After a seven-song set, the Amebix departed; two tracks were an encore of sorts, but then with a quick thank you to the crowd, they were gone back into that space between legendhood and alienation where they have been dwelling these past two decades. The crowd, most of whom paid secondary attention to the band and primary attention to being noticed by others, making endless calls on their cell phones, shuttling between pizza and beer and the leaking groaning porta-potties set up near the far fence, provided a monotone contrast. Unlike the band, they had nothing to call their direction in life, other than spending trust funds or working in video stores.
Unlike the band, they adorned themselves externally to be different but when seen together, appeared to be a crowd of generic indeliberate actions. Unlike the band, they showed no attention span and during a historic event acted as if it were about them, personally, and had no relation to these musicians who traveled over sea and land to be here. It was all about them, and this tendency made them fade into the background when in the presence of not just grizzled veterans but people who lived deliberate, purposeful, fulfilling lives that do not admit a need for external affirmation, although they are geared toward external manifestation.
It was embarrassing to see that the best Austin could offer were adult children who dedicated their lives to distraction. The intentional freakishness got shallower as the show went on and finally the word “pathetic” rose in the mind as these people did everything to bring attention to themselves but what would matter: serving some function in reality that made them live up to the contrived and dramatic self-promoting speech they made so abundant. The callowness of crowds at metal shows does not even approach the level of base disconnection, and almost outright scorn for the band, exhibited by this group of crusties.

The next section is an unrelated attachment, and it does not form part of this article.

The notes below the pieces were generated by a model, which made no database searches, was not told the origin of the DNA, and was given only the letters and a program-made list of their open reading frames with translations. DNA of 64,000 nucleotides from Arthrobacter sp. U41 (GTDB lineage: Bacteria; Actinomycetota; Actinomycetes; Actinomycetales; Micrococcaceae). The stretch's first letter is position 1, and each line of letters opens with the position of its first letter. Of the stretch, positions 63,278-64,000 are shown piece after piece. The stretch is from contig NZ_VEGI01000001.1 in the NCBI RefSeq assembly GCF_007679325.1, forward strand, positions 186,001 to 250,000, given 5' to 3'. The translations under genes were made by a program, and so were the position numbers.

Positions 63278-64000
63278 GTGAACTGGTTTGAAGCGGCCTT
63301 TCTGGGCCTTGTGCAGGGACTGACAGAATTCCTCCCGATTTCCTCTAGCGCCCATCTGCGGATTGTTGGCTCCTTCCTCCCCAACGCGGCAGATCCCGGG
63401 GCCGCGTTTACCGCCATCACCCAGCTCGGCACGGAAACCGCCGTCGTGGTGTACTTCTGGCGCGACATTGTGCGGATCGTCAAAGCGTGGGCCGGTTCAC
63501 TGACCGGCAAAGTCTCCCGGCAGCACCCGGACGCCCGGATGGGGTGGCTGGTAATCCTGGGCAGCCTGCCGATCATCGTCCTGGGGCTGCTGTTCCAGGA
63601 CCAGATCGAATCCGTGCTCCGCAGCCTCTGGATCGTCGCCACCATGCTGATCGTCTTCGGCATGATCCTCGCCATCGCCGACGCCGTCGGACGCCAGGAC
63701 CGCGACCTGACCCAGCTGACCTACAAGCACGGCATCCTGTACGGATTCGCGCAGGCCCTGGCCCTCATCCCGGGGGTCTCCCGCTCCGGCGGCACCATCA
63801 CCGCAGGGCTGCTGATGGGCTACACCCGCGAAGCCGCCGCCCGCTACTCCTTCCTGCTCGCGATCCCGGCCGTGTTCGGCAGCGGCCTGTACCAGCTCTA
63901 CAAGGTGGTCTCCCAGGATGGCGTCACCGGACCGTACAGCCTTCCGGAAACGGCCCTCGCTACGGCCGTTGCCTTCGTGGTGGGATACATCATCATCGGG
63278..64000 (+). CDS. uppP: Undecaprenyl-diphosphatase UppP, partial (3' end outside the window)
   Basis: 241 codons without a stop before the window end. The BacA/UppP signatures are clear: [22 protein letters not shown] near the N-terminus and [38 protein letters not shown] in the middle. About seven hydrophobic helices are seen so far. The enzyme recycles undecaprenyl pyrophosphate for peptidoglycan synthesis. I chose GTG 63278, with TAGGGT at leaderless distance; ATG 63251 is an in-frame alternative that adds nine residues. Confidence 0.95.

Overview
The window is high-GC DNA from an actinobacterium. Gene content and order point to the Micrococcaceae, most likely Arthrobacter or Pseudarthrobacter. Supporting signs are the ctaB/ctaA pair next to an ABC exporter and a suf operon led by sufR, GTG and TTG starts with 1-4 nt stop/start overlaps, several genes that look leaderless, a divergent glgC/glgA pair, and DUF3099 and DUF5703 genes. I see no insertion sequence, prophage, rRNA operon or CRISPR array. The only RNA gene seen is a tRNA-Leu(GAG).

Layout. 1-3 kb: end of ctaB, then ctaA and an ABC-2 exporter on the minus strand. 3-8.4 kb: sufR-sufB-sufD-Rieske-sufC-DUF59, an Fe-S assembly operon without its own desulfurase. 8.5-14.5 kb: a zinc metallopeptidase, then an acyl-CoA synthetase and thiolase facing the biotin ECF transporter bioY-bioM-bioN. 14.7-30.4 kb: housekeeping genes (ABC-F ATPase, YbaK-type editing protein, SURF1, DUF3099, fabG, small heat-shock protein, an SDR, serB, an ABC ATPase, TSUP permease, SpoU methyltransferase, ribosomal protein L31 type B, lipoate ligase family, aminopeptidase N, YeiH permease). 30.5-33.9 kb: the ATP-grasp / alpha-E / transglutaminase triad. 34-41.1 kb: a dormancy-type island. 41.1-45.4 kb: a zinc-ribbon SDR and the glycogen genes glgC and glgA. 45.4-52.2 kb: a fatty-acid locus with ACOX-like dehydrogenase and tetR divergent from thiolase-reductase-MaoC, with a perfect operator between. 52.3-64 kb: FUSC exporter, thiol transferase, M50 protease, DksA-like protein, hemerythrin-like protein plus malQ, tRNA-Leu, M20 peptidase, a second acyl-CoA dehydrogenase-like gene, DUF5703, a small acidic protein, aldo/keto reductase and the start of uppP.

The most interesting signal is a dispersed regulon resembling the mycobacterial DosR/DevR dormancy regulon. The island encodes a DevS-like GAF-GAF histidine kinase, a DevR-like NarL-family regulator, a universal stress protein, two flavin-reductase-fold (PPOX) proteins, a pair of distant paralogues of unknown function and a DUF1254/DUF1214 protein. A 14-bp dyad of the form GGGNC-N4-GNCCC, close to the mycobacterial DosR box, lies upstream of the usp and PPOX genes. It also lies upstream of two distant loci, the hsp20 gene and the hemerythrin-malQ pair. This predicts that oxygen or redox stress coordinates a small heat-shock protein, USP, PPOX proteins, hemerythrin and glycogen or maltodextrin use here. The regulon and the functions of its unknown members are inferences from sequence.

Even the teenage scrawl of “Crush the System” rang hollow, since it was clear no one was here to crush the system because no one here wanted to even analyze or change their own behavior, only to justify an ethic of convenience with broad dogma boxing them into a position of no hope, from which their careless lifestyles then seemed apt. A skinhead openly walked around with suspenders and white laces, wondering if anyone would notice and stop him. They noticed, but turned their heads. Conversation was afoot, and an ethic of convenience does not permit confrontation. Oddly, that created a more tolerant atmosphere where anarchist crusty and fascist skinhead could rub shoulders in harmony.
On the other hand, Amebix exhibited a subtlety born of having escaped this theatrical cycle. They did not blow away their opening bands, but quietly put on a show that fit their material and personalities; it was just of another level. Their actions did not draw attention to themselves but put the attention on the material stretched between band and audience, even though fewer than one in ten had a chance of understanding it. Their energy was not demonstrated, like in gestures designed to be seen through a movie camera, but emanated from thousands of factors at once, harmonized across the frigid air as a vision coalesced. As much as ugly music can be beautiful, it was, and sustaining in that it affirmed the power of will in a world of the willless, which like an afterimage haunted both those with souls and those who lived without purpose as they escaped into the night.